It was a new thought to me that even when God gives us a great blessing we run the possibility of stumbling while we strive to be humble and grateful for that same blessing. Just thought I'd share my thoughts. What do you think?

Tuesday, September 18, 2012

In Spite of Our Grief

This post is not on facebook, nor does it have any labels. So if you're reading this its because you have a habit of reading this blog or you're a friend. In which case I won't need to explain too much about the recent history of this post, nor will I.

When you work in EMS accident scenes are just that - a scene. Usually they are fairly run of the mill. Then there are the accident scenes that you know are going to be bad, just by listening to the dispatch information. When you hear the report from dispatch as you are driving towards a huge rising plume of black smoke you pray and you pray hard. You start to go over your protocols, your pediatric drug dosages, BSA percentages - anything so that when you step out of that ambulance you feel prepared.

You park a safe distance away and begin to walk, ignoring anything that you can't fix - whether its a two vehicles engulfed in huge, intensely hot fire or a swarming group of bystanders frantically telling you what they think you need to be doing. Nope, you just carry on towards the Medic that was first on scene, the one who will assign you a patient - the patient that you're mentally prepared to take care of.

It's a good thing that you're mentally prepared. It's a good thing that people who work in this industry typically have the trait that allows them to mentally overcome emotionally disturbing sights. Because nothing prepares you emotionally for when you walk up to your patient, remove the massive queen-size comforter that's been wrapped around them and look in to the grief-stricken face of your friend. Nothing.

It's four days later now and where do we go from here?

I think of the saying, "Inside of me is a weak heart but behind it is a strong God." This weekend I was reminded of how truly weak my heart is. How quick I was to question God's plan, question his grace, how defenseless I left myself to the devices of the evil one. I've been upset because it's like looking through a window, I can see God at work but I can't feel him through the glass. I don't feel His comfort.

Emotionally I don't feel God's comfort, but mentally I know it exists. I don't doubt. I don't doubt where Les is. I don't doubt that he's beyond happy. And I definitely don't doubt that this is part of God's plan. It just sucks is all and it doesn't feel good. There's no warm and fuzziness. But now that things are calming down, I know that God is not witholding His comfort from me - it's me that's not letting Him close. It was pointed out to me that if I can see God's work through the glass but can't feel him it's because He's on the outside and he's waiting for me to open the window.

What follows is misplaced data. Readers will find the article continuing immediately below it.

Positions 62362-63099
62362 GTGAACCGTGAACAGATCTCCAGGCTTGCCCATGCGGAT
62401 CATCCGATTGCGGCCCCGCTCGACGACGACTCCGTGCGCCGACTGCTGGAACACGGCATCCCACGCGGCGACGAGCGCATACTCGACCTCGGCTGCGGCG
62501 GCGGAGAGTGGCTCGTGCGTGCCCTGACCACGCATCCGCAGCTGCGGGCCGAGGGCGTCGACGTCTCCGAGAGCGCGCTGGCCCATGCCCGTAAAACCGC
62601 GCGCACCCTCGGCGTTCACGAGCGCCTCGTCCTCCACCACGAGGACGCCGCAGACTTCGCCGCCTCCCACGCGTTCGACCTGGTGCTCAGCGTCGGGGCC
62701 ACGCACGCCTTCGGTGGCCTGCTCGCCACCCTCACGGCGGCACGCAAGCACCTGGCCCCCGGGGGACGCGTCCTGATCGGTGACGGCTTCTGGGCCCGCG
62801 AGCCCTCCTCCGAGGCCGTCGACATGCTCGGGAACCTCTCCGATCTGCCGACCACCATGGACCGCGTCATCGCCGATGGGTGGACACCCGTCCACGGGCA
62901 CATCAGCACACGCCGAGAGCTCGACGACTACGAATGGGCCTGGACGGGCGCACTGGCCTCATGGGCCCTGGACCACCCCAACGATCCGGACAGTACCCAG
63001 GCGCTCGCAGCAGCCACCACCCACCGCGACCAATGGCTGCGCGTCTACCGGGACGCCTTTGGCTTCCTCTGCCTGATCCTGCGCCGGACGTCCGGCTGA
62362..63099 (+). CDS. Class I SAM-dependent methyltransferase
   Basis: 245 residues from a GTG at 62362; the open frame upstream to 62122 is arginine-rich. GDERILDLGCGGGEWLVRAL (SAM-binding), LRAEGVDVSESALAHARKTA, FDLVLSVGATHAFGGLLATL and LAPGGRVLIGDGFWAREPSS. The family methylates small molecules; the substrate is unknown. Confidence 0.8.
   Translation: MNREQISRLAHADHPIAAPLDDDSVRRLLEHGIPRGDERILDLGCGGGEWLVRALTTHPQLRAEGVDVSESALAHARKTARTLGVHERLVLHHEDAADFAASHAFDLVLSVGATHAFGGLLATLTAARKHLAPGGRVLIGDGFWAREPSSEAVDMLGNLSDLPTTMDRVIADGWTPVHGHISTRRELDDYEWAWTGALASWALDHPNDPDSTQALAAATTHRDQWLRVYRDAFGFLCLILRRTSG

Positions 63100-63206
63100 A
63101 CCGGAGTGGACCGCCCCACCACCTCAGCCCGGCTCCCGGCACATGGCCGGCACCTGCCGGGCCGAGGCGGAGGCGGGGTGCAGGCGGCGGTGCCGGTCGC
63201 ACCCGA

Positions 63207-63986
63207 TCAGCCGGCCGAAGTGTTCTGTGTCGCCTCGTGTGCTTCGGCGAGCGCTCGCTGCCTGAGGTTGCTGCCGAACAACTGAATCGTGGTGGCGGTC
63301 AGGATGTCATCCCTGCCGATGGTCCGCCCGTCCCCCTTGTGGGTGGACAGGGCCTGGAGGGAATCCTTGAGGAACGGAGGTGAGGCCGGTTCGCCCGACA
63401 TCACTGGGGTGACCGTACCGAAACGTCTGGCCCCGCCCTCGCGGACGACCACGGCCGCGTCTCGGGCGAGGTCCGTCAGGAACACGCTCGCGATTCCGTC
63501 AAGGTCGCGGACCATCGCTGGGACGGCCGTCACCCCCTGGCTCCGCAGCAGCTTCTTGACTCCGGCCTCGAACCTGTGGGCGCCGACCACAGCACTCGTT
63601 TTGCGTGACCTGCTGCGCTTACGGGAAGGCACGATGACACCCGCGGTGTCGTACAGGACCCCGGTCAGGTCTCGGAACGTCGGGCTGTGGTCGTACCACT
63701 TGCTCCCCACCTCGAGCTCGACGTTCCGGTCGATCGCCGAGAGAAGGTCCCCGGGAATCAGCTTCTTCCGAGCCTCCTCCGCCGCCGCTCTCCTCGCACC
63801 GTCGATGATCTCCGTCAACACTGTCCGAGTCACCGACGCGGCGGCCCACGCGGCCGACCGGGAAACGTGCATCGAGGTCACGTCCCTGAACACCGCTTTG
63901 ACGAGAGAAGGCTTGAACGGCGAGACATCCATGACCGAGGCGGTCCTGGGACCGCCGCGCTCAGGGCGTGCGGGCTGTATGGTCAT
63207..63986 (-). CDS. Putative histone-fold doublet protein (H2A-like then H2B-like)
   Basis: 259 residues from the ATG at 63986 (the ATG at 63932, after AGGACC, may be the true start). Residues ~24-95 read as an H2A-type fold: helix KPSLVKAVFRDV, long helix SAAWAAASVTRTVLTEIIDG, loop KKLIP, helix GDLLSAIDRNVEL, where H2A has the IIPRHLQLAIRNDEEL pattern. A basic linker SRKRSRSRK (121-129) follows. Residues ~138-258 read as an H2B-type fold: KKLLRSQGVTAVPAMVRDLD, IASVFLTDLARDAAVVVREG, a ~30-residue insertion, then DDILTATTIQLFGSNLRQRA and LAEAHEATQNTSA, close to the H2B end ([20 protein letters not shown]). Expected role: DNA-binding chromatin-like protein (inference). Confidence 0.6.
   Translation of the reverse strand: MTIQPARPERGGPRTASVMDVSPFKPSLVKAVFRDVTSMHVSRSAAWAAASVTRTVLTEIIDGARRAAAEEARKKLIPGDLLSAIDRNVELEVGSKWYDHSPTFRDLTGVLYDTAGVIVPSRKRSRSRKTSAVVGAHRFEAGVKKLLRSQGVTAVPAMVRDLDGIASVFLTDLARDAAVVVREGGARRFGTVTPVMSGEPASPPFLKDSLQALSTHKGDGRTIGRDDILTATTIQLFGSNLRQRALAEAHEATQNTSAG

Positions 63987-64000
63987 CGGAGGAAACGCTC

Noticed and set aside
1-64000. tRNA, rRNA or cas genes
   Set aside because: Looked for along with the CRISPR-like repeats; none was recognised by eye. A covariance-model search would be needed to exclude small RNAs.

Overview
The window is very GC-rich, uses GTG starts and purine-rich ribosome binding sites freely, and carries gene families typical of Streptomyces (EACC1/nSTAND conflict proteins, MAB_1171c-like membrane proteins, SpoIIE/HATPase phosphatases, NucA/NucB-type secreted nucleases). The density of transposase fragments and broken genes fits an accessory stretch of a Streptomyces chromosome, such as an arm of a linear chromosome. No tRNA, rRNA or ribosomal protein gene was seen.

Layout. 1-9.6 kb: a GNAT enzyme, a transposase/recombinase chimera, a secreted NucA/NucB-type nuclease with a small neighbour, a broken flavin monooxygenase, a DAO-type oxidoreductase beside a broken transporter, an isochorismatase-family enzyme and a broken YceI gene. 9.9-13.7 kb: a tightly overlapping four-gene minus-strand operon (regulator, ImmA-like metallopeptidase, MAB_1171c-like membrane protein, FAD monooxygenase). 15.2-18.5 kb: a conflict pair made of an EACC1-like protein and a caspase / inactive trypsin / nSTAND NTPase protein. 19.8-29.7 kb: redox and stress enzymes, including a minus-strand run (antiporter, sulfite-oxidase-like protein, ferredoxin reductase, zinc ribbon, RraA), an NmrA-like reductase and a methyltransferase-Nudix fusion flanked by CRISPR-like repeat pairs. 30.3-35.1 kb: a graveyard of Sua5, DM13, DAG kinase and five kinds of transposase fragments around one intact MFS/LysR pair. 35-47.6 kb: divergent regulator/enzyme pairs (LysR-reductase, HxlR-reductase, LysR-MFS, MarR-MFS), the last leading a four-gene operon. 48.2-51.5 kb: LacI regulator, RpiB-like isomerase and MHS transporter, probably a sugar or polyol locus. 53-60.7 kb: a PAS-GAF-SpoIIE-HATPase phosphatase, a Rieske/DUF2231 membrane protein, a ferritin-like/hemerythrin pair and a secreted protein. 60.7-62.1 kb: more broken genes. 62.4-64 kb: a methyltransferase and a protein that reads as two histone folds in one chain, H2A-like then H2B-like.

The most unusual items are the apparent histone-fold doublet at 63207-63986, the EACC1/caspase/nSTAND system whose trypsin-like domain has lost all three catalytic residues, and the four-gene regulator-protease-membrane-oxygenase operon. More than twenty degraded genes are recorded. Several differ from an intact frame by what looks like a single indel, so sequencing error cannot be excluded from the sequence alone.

There is the miracle that Tony and the boys are okay. I cling to that. As the days go on I can start to see more blessings. I was thinking about what I would want if I was in an accident. The truth is, I would want my EMS friends to be the ones to look after me and my family. I would be comforted to see my friends from the fire department there. I'd want my friend to tell me first that my loved one was dead. I'd want my friends to pray with me on the side of the highway. To have familiar, loving faces there in my time of need would be such an amazing blessing at such a terrible time.

When I think of that - I don't feel I need to ask God "why?" anymore. When I can think of it like that I feel honoured that God let me be there for my friends in their time of need.

I want to work on getting that window all the way open before the funeral so I can bring God's comfort to others as my friends have been doing for me.

So, if you are part of our community's story I hope you can feel God's comfort working in and around you. If you're struggling then at least know that I understand and that I do believe that God is waiting to give us comfort too if we just let Him all the way in.

"We rejoice in spite of our grief, not in place of it." -Woodroll Kroll